Hammond’s plan – from abolishing Stamp Duty for most first-time buyers, through to reforms to help Universal Credit recipients.
Posts Tagged: Treasury
Letting disagreements about Brexit leak into the Budget’s treatment could deal the Government irreparable damage – and voters much harm.
Alan Mak: The Fourth Industrial Revolution 1) Conservatives must champion and harness new technologies
The first piece of our series on the coming economic revolution urges the Government to challenge Corbyn’s Luddite approach.
The Government should be as Ready on Day One as it can be: Deal or No Deal. To help achieve this end and reboot economic policy, Gove should go to the Treasury.
“He is the Red Adair of the administration – the middle-order batsman who, if the openers are out cheaply, ensures that the middle order does not collapse.”
Not only would many borrowers feel pain, but the Opposition might well be tempted to seize the chance to pile on the pressure.
The truth is that any money committed now will return multiples of cost in a reduced price for an agreement with the EU.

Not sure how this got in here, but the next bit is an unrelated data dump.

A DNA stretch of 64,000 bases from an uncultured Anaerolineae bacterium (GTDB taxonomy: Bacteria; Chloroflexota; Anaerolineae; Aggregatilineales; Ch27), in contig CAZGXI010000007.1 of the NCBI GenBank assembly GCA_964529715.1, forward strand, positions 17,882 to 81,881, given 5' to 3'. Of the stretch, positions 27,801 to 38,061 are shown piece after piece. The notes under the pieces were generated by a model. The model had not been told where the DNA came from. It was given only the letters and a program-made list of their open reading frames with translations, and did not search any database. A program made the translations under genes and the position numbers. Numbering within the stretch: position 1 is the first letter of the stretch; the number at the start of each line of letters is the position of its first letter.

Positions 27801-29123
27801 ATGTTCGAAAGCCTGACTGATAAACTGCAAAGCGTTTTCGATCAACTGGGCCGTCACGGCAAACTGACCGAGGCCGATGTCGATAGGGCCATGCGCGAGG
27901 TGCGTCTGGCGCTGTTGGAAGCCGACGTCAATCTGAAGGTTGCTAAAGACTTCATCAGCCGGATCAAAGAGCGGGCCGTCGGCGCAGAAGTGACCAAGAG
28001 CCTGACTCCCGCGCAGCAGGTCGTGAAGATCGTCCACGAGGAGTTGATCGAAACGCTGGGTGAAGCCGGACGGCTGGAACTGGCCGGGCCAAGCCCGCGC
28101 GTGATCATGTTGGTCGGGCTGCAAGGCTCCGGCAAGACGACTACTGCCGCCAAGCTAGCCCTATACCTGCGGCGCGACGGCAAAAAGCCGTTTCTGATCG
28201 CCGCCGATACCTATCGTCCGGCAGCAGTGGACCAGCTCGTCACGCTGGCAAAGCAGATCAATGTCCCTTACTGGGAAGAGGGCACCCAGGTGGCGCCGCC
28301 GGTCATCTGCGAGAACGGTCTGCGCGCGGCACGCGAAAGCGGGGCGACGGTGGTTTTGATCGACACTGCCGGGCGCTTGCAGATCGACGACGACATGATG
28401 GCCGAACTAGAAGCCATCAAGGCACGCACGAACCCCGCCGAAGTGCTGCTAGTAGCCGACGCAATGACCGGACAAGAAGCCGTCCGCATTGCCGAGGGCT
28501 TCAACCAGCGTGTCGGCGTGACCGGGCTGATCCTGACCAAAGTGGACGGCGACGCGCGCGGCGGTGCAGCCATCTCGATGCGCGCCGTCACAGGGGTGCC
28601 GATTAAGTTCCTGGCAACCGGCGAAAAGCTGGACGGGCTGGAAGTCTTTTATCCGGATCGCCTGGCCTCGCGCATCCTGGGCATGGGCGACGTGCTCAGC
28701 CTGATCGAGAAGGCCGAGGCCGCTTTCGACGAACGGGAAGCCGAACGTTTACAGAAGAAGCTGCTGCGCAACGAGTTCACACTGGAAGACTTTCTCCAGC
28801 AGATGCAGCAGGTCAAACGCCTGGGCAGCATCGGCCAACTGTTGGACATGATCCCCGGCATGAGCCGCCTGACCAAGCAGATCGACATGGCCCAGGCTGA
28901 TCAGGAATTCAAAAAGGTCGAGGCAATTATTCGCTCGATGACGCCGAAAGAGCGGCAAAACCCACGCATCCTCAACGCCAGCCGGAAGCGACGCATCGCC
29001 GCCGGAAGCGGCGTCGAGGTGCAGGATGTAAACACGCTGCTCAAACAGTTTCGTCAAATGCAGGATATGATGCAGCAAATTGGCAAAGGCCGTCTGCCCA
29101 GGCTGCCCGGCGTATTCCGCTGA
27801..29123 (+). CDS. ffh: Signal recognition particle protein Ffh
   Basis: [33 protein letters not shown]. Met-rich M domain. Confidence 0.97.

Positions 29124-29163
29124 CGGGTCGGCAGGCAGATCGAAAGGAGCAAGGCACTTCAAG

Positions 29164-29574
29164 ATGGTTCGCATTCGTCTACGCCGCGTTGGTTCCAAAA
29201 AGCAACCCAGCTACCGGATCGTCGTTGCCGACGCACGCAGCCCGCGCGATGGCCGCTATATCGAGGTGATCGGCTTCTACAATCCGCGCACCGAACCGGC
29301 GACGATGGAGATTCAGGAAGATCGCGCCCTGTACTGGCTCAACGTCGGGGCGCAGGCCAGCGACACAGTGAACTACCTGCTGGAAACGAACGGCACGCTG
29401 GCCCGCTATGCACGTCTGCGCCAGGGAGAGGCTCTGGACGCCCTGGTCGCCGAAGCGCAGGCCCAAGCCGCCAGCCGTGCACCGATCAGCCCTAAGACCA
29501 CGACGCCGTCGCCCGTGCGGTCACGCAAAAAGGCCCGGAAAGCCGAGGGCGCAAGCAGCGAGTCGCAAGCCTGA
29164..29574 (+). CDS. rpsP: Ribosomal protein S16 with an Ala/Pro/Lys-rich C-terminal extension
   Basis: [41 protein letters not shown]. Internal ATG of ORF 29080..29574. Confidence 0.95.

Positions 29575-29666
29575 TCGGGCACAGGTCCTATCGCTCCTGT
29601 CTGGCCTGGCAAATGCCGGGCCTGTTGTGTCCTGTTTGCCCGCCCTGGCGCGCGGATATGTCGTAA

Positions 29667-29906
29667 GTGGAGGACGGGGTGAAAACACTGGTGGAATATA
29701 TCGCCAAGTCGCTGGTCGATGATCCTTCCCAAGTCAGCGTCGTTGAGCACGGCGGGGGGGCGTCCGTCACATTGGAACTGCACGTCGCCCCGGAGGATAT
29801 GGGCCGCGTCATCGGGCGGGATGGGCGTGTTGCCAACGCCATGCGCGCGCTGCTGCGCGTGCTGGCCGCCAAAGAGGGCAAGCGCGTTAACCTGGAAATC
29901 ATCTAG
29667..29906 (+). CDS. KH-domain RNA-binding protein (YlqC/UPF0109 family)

The architects of Project Fear seem locked into a state of permanent depression about the UK’s future.
The Government needs to make a decision on our post-Brexit economic model, reinvigorate the Conservatives in office – and win the votes of the next generation.
The key question is not whether we can diverge, but whether we can do so without asking the EU first and obtaining their prior agreement.
Nicky Morgan: May’s Florence Speech 1) It was good – pragmatic and overdue. Now we must stop banging on about Europe.
The difference between us and the Labour is that we deal with the world and reality as it is – not as some utopia we would like it to be.
May needs to demonstrate that Whitehall is prepared – deal or no deal. Crossing one’s fingers and hoping for transition is not an alternative, or shouldn’t be.
Henry Newman: Johnson has got the Foreign Office back in Brexit business. And for that we should all be grateful.
From speaking to civil servants, it seems that – at least until recently – the Cabinet had not properly considered either a preferred end state or indeed transition policy.
Britain could flourish under the minimalist WTO-type settlement that seems to be his bottom line. But it is not the optimal outcome, and threatens a significant downside.
His Telegraph article message: “Britain can flourish on WTO”. And how it will inevitably be read: “With May out of Number 10 – and me in”. Watch for calls for his dismissal.